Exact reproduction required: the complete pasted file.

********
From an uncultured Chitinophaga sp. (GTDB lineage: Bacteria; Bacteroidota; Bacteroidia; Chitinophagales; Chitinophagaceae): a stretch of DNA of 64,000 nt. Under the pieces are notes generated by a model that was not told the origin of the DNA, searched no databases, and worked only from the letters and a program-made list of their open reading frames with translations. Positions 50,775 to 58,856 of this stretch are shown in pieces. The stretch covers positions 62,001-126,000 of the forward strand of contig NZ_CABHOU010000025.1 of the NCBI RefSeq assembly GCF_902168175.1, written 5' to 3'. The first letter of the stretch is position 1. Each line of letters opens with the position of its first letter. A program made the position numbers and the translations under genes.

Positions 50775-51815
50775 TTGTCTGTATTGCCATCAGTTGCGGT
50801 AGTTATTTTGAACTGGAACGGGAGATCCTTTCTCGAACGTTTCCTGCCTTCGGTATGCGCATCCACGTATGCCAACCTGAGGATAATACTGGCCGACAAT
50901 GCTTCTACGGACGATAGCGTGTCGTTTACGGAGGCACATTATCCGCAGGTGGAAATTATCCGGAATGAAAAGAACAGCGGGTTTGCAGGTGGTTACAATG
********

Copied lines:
From an uncultured Chitinophaga sp. (GTDB lineage: Bacteria; Bacteroidota; Bacteroidia; Chitinophagales; Chitinophagaceae): a stretch of DNA of 64,000 nt. Under the pieces are notes generated by a model that was not told the origin of the DNA, searched no databases, and worked only from the letters and a program-made list of their open reading frames with translations. Positions 50,775 to 58,856 of this stretch are shown in pieces. The stretch covers positions 62,001-126,000 of the forward strand of contig NZ_CABHOU010000025.1 of the NCBI RefSeq assembly GCF_902168175.1, written 5' to 3'. The first letter of the stretch is position 1. Each line of letters opens with the position of its first letter. A program made the position numbers and the translations under genes.

Positions 50775-51815
50775 TTGTCTGTATTGCCATCAGTTGCGGT
50801 AGTTATTTTGAACTGGAACGGGAGATCCTTTCTCGAACGTTTCCTGCCTTCGGTATGCGCATCCACGTATGCCAACCTGAGGATAATACTGGCCGACAAT
50901 GCTTCTACGGACGATAGCGTGTCGTTTACGGAGGCACATTATCCGCAGGTGGAAATTATCCGGAATGAAAAGAACAGCGGGTTTGCAGGTGGTTACAATG